California Employers: New Law Expands Record Retention Requirements

April 13, 2022 The California Department of Fair Employment and Housing (DFEH) enforces civil rights laws with respect to housing and employment. In 2022, Senate Bill 807 (SB 807) changed the requirements for employers to maintain and preserve personnel records. Effective January 1, 2022, employers must now preserve these records for a minimum of four years, and possibly longer if a DFEH complaint has been filed.

By: Jasmina E. Aragon

The California Department of Fair Employment and Housing (DFEH) enforces civil rights laws with respect to housing and employment. In 2022, Senate Bill 807 (SB 807) changed the requirements for employers to maintain and preserve personnel records. Effective January 1, 2022, employers must now preserve these records for a minimum of four years, and possibly longer if a DFEH complaint has been filed. This means records must be kept four years from the date of creation and four years from the date of termination of an employee or non-hire of an applicant. Furthermore, if an employer has notice that a verified complaint has been filed against it under the law, then it must preserve all records and files until the period for filing the civil action has expired or the first date after the complaint has been fully and finally disposed of and all administrative proceedings, civil actions, appeals, or related proceedings have terminated. Previous law required preservation of such records for two years.

SB 807 also tolled the deadline for DFEH to file a civil action pursuant to the law while mandatory or voluntary dispute resolution is pending. The deadlines are tolled until either DFEH files a civil action for the alleged violation or one year after DFEH issues a written notice that it has closed its investigation without electing to file a civil action for the alleged violation. DFEH must issue its Right-to-Sue Notice no later than two years after filing of the complaint for group or class complaints.

For employment matters, employers are on the proverbial hook for three years from the time of the claimed harm (i.e., discrimination, retaliation, wrongful termination) to file a complaint with the DFEH. Before an employer may be sued, DFEH must issue a Right-To-Sue Notice. DFEH may investigate and/or the parties can participate in a voluntary mediation with DFEH. Employers should be aware that SB 807 extends the period an employee can file a civil action while DFEH investigates and/or takes action on a complaint. Assuming there is no resolution at DFEH investigative level or DFEH elects to forego a civil action, then employees have one year from the DFEH’s issuance of the Right-To-Sue Notice to file a complaint in court.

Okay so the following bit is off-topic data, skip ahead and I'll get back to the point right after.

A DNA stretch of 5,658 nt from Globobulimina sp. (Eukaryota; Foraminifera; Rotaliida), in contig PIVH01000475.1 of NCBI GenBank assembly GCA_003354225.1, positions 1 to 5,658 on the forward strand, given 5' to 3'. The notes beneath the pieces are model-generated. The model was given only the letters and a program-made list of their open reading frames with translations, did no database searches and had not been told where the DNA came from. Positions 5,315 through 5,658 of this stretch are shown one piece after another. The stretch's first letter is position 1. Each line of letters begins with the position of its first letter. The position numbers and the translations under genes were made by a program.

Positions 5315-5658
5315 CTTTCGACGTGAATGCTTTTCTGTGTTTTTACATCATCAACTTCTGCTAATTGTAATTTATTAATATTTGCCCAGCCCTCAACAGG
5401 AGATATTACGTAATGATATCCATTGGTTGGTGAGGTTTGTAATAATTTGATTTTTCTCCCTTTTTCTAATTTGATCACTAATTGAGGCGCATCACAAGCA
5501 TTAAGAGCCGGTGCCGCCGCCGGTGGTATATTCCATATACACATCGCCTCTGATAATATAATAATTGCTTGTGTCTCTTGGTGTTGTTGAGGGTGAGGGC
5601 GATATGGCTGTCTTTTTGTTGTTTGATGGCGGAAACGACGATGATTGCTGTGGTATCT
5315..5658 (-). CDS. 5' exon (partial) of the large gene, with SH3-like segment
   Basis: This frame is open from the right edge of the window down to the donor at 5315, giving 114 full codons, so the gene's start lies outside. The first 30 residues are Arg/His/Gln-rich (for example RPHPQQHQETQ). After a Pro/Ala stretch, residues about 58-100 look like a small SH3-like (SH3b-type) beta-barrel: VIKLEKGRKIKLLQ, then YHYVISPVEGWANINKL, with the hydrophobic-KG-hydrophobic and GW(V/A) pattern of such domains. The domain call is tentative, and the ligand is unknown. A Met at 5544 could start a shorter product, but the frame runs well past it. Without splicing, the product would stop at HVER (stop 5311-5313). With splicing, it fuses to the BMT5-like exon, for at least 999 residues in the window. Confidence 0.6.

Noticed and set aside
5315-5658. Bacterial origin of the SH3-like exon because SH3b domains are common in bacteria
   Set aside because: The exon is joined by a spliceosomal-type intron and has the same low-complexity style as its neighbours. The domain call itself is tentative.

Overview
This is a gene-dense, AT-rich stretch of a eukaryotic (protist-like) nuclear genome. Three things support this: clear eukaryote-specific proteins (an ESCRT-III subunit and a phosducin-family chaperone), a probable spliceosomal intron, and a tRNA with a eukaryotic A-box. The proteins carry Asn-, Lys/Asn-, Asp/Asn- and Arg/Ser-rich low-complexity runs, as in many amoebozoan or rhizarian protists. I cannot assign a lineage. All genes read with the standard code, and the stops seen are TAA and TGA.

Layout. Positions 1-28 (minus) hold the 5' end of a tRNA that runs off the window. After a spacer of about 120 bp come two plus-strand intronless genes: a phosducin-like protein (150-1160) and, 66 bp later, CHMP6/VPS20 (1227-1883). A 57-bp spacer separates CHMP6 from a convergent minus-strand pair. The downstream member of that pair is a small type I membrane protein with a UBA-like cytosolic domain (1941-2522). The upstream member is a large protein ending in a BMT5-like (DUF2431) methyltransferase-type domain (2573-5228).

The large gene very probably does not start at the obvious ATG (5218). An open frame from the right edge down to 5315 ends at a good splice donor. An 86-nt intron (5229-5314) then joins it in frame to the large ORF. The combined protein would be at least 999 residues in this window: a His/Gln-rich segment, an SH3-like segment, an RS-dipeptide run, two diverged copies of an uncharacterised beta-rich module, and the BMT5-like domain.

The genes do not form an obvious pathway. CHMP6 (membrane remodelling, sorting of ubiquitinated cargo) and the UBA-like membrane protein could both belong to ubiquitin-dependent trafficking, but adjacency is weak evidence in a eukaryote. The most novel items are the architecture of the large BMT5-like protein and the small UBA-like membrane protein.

Accordingly, it is best practice for employers to document and retain for at least four years performance problems, written warnings, and certain communications with employees. Employers should consider the following when creating/revising their records retention policy:

  • Employees have three years from the time of the alleged harm (in the usual case, termination, or resignation) to bring forth a complaint to DFEH; and
  • DFEH has one year from the filing of a DFEH complaint to investigate the claims.

Records are crucial to help refresh an employer’s memory of events and to establish important defenses. Moreover, potential witnesses may no longer be available five years after the alleged harm, thus, employers will have to rely on documentary evidence to defend any claims.

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